Fast-moving disruptive technologies and anti-competitive responses to those technologies by incumbent businesses are some of the key challenges facing consumer regulators, said Australian Competition and Consumer Commission Chairman Rod Sims.
Addressing the National Consumer Congress in Melbourne today, Mr Sims highlighted the challenges in regulating rogue online traders, sophisticated scam artists, and new retail practices like ‘subscription traps’, some of which fall short of the Australian Consumer Law and many of whom are based overseas.
“New technology has increased access to more products, services, and information for consumers but with it come new challenges for consumer advocates and regulators,” Mr Sims said.
“Consumer advocacy is essential to ensuring all consumers reap the benefits of a well-functioning market economy and ensuring that consumer protection moves with the times.”
The ACCC also indicated that in 2017 it will be moving beyond the ‘traditional’ areas of consumer guarantees from, for example, consumers’ well-known rights for a repair, replacement or refund when sold defective goods such as clothing, electrical items, or household appliances.
“The ACCC will be looking at consumer guarantees for more complex products such as motor vehicles and the provision of services in industries such as telecommunications providers and airlines,” Mr Sims said.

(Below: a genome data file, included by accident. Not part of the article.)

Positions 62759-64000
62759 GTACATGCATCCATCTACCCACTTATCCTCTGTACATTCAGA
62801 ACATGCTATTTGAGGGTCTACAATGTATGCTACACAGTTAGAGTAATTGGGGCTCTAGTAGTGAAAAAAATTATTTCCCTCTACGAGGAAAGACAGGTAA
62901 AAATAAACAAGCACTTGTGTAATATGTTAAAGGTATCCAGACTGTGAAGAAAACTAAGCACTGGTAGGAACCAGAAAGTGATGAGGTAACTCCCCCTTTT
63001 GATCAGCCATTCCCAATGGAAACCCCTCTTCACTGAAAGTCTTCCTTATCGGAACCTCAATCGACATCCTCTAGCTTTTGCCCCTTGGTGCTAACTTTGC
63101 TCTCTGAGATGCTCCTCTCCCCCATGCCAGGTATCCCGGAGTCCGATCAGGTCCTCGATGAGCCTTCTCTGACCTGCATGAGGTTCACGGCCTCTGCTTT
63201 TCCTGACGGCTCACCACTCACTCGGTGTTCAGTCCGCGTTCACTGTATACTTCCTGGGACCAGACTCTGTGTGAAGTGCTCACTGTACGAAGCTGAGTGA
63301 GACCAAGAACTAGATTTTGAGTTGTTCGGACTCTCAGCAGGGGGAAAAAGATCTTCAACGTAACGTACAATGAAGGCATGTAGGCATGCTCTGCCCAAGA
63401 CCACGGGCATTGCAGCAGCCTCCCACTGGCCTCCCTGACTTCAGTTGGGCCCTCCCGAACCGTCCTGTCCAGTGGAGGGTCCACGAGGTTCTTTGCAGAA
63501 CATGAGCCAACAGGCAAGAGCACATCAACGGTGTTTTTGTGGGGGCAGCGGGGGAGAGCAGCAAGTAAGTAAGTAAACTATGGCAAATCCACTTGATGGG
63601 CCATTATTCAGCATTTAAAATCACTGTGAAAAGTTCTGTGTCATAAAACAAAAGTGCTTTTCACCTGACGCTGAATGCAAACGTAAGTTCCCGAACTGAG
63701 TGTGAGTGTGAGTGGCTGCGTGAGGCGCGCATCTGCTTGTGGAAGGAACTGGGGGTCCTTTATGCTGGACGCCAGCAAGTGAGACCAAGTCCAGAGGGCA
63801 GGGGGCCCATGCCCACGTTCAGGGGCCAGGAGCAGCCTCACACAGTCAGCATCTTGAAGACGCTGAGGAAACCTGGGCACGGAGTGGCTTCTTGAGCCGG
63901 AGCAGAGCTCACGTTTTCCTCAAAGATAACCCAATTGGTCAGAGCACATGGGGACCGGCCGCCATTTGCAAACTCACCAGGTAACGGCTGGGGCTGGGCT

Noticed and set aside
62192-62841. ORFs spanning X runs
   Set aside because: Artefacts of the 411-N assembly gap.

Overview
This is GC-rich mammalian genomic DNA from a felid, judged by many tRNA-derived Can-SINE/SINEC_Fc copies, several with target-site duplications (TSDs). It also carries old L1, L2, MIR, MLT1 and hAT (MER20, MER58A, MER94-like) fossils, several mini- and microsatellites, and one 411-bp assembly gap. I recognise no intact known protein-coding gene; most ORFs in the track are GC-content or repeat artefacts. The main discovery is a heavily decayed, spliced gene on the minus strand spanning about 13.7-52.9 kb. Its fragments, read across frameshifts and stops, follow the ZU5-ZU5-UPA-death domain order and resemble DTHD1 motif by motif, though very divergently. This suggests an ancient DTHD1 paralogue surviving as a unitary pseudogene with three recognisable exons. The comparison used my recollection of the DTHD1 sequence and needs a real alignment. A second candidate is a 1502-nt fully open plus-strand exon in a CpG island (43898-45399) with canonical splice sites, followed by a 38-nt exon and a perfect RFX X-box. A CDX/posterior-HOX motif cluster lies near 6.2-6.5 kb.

The regulator’s focus will include investigations and possible actions that test, for example, the extent to which consumers are being directed away from their consumer guarantee rights and remedies in favour of manufacturer warranties.
Mr Sims said, even after five years since becoming ACCC Chair, he remains puzzled as to why some large companies treat their customers so badly and with so little respect.
“We are often told that companies will only succeed by meeting customer needs. It is clear that some companies seek to deceive their consumers about these needs,” said Mr Sims.
“This is why we take on so many high profile cases, to act as a deterrent to others by showing that those who seek to mislead or mistreat their customers will be held to account.
“Companies also often enter public policy debates making only self-serving arguments. This is why it is vital that the ACCC and Australian consumer groups provide a counter view.”
The speech is available: Advocacy for the consumer
The ACCC is hosting its annual National Consumer Congress today, which brings together consumer organisations, academics and consumer law regulators to consider the key issues facing Australian consumers.
This year’s Congress coincides with World Consumer Rights Day, the theme of which is building a digital world that consumers can trust.
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